Must Read Books

Must Read Books

Must Read Books Want to share a great read? Email your suggestions to

The Money TalkThe Money Talk: Retirement & Estate Planning For Indian Americans
By Rajesh Jyotishi

Rajesh Jyotishi’s The Money Talk – Retirement and Estate Planning for Indian Americans commemorates his 25 years in the financial services. His first book, The Money Talk speaks to the Indian American mindset and cultural values. The Indian American community in the U. S. has done quite well in all facets of our society, but many have overlooked some of the important considerations when it comes to their retirement and estate planning. Part memoir, part motivational and part practical education, the book is very easy to read and includes many stories from Jyotishi’s past experiences.

The Perfect ParentThe “Perfect” Parent: 5 Tools for Using Your Inner Perfection to Connect with Your Kids
By Roma Khetarpal

Drawing from the fields of personal growth and emotional intelligence and distilling cutting-edge scientific research, Roma Khetarpal leads you through five communication tools designed to help parents strengthen their bond with their kids and handle the doubt, guilt, worry, and fear that often accompany the challenges of raising children. Along the way, she shares helpful, humorous real-life stories taken from the popular parenting classes she’s taught for years, as well as easy-to-remember exercises–such as ”Dealing with the Feeling” and ”Take Five”–for use in common family situations.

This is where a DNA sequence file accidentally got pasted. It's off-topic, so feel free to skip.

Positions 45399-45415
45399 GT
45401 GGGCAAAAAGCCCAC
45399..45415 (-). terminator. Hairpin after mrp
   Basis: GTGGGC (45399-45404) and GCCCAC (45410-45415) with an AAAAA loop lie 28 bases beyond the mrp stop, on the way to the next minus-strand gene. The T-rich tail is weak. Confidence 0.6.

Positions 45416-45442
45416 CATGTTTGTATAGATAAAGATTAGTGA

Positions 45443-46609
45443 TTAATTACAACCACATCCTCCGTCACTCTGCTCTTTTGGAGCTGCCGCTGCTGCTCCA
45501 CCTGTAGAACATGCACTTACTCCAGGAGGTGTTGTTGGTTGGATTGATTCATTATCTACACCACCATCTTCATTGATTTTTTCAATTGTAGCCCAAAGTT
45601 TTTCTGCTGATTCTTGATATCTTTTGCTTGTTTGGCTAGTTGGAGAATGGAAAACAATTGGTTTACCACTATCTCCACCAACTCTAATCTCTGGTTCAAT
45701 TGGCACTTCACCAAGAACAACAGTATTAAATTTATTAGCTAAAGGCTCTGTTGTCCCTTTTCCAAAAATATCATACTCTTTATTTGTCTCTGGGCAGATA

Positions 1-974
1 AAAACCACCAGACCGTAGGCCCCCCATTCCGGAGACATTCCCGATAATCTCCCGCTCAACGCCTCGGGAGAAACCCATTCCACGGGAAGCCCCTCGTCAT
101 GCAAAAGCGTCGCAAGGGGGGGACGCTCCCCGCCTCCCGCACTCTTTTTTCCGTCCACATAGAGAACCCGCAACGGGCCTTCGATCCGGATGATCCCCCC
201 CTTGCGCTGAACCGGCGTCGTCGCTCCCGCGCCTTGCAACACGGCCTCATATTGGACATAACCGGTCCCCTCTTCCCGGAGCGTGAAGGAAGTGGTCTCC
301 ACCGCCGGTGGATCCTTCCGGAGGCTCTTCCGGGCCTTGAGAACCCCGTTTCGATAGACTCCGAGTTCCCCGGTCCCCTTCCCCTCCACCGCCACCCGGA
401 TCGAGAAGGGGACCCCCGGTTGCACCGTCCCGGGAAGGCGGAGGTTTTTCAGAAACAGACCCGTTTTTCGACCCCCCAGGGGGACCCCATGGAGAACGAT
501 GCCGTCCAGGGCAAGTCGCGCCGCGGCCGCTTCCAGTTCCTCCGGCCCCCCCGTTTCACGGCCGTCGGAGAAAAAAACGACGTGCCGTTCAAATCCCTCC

We Love Diwali!We love Diwali!
By Raj Shah

We love Diwali! takes you inside the homes of families living in America where Hindus, Jain and Sikh children together celebrate Diwali, the festival of lights. In their own words, the children take turns explaining the different customs and traditions celebrated by Hindus, Jains, and Sikhs during Diwali. The children gather together to participate in a Diwali pooja and are especially excited because this is one day when they perform the rituals rather than their parents! Of course, no Indian festival is complete without delicious food, so the children end the day by eating Diwali mithai (sweets) and by lighting fireworks.